“Senator John McCain, who sponsored both the Professional Boxers Safety Act and the Ali Act, has introduced legislation every year since 2002 entitled the Professional Boxing Amendments Act (‘PBAA’). The central purpose of this ‘truly revolutionary’ bill is to create the United States Boxing Administration (‘USBA’), a federal regulatory agency to oversee the sport.”[vi] According to Senator McCain:
The primary functions of the USBA would be to protect the health, safety, and general interest of boxers. . . . The USBA would, among other things: administer Federal boxing laws and coordinate with other Federal regulatory agencies to ensure that these laws are enforced; oversee all professional boxing matches in the United States; and work with the boxing industry and local commissions to improve the status and standards of the sport.[vii]
While the bill has its fair share of holes and Congress probably has more pressing places to allocate funds, the idea of a unified association could have a place in boxing. In the alternative, a boxers’ union could reach for similar goals. A key barrier to both of these concepts is the inherent disorganization based not only on variations in state regulation, but perhaps equally as a result of the nature of a boxing career. Leagues such as the NFL, for example, have the opportunity to negotiate with their players and establish health/pension plans based partially on the fact that even after a player’s career is over, the franchise lives on. In the absence of teams in boxing, the lifetime of each “franchise” is essentially the length of each boxer’s career.
The prospect of a union is also materially restricted by the sheer number of competitors in the nation and the fact that many maintain other jobs to pay the bills. As one analyst points out, it is unclear whether boxers would be able to even legally establish a union based on current labor laws, since boxers are typically compensated as independent contractors instead of salaried employees.[viii] Without a union, the prospect of long-term health benefits is probably an unrealistic dream, even with the recent legislative developments.
I am not suggesting that any boxing organization (or lack thereof) is at all responsible for the early death of one of their all-time greats, nor do I have any reason to suspect that Frazier was receiving anything less than the best care available. The tragic loss of one of my sports and hometown heroes merely spurred the thought that boxers go largely unprotected after their careers despite the inherent danger of their profession. While legislation has helped, the fact is that no players’ union exists to insulate boxers against future health problems, many of which can go without remedy at the hands of financial woe. Many professionals including U.S. Congressmen and the American Medical Association have called for a total ban of professional boxing. Whether or not you are of this attitude, looking after the guys that take a beating for our entertainment is not an extraordinary consideration.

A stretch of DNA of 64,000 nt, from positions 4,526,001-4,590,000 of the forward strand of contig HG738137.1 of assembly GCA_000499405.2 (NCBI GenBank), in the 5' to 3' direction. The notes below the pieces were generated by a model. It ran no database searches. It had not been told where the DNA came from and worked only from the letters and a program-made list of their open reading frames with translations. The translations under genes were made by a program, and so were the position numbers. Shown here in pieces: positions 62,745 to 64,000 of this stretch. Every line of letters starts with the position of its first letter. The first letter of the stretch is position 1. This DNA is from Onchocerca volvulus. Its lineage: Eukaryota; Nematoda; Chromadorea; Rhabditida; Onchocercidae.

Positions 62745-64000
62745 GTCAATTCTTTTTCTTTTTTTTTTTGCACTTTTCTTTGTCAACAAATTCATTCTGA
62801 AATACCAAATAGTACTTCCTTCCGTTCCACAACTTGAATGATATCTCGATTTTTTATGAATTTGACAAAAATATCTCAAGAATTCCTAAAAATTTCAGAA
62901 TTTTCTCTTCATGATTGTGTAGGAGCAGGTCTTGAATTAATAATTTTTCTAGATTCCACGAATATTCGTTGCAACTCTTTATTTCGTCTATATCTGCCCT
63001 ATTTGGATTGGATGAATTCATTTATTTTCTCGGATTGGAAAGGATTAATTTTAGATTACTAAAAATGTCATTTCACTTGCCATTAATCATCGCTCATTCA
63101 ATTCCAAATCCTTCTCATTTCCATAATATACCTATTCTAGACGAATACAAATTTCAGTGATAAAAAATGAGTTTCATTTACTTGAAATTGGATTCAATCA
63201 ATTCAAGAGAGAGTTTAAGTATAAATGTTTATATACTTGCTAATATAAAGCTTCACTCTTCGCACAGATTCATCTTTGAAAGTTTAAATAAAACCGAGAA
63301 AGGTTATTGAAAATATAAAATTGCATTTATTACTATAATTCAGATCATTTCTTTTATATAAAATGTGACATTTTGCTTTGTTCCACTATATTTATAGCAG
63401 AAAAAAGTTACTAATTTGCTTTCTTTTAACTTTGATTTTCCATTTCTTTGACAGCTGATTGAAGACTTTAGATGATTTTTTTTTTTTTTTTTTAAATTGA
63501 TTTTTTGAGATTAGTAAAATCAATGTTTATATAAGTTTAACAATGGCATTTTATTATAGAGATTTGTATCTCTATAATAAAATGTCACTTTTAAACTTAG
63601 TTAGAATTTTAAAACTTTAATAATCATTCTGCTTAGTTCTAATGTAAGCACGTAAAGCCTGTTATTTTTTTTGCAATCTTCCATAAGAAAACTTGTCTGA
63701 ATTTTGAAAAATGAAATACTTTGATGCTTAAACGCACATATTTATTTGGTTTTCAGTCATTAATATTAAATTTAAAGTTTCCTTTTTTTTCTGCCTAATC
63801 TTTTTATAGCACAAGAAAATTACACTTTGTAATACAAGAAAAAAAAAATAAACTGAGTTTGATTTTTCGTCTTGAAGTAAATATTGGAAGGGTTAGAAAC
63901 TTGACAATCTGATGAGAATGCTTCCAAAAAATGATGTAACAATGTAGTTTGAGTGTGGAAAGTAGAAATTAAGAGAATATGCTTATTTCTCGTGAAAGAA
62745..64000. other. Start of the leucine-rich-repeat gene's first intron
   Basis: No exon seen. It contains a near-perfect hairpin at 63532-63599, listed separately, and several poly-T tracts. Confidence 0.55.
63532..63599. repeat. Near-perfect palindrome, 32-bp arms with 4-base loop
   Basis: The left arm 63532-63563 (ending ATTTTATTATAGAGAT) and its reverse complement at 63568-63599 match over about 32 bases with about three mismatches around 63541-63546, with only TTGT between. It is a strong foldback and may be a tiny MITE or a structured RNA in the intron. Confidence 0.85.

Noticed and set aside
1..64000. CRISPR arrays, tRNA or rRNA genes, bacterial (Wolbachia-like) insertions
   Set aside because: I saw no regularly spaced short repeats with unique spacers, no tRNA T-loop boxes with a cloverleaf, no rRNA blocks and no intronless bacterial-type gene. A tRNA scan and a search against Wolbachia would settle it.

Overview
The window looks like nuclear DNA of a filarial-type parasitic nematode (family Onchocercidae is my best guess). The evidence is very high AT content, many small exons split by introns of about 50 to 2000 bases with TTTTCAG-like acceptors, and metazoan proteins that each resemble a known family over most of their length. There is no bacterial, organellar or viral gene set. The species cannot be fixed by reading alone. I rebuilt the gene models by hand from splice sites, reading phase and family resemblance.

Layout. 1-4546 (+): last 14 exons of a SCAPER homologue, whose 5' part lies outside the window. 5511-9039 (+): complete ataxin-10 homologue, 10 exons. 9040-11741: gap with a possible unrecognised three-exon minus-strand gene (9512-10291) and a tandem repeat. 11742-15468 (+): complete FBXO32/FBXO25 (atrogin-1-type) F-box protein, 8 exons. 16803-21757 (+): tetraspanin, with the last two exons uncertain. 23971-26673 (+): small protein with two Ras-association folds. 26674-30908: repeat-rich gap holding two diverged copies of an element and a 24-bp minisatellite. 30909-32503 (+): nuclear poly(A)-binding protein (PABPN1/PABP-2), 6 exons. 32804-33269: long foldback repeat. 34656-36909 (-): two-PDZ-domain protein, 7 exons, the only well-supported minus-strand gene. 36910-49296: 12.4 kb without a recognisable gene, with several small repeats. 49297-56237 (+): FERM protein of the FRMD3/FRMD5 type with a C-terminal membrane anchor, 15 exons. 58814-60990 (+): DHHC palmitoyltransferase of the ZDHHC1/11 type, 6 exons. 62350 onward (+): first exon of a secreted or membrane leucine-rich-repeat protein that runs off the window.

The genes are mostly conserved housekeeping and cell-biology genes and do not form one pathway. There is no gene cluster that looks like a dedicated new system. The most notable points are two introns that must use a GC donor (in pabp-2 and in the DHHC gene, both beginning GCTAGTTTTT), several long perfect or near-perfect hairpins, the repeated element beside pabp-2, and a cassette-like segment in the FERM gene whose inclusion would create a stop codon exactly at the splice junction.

This article is dedicated to Smokin’ Joe Frazier: gold-medal Olympian, undisputed heavyweight champion of the world, family man, and friend.
[i] Matt Breen, Ali on Ailing Frazier: “I Am Praying He is Fighting Now”, Phila. Inquirer, Nov. 7, 2011, at C1.
[ii] Vincent M. Mallozzi, Smokin’ to Ashes, but the Fire Still Burns, N.Y. Times, Oct. 18, 2006, at D4.
[iii] 15 U.S.C. § 6302 (2006).
[iv] 15 U.S.C.§ 6304 (2006).
[v] 15 U.S.C.§ 6301 (2006).
[vi] Brad Ehrlichman, In This Corner: An Analysis of Federal Boxing Legislation, 34 Colum. J.L. & Arts 421, 444 (2011).
[vii] 148 Cong. Rec. S5032-02 (daily ed. June 5, 2002) (statement of Sen. John McCain).
[viii] Ehrlichman, supra note 6, at 450-51.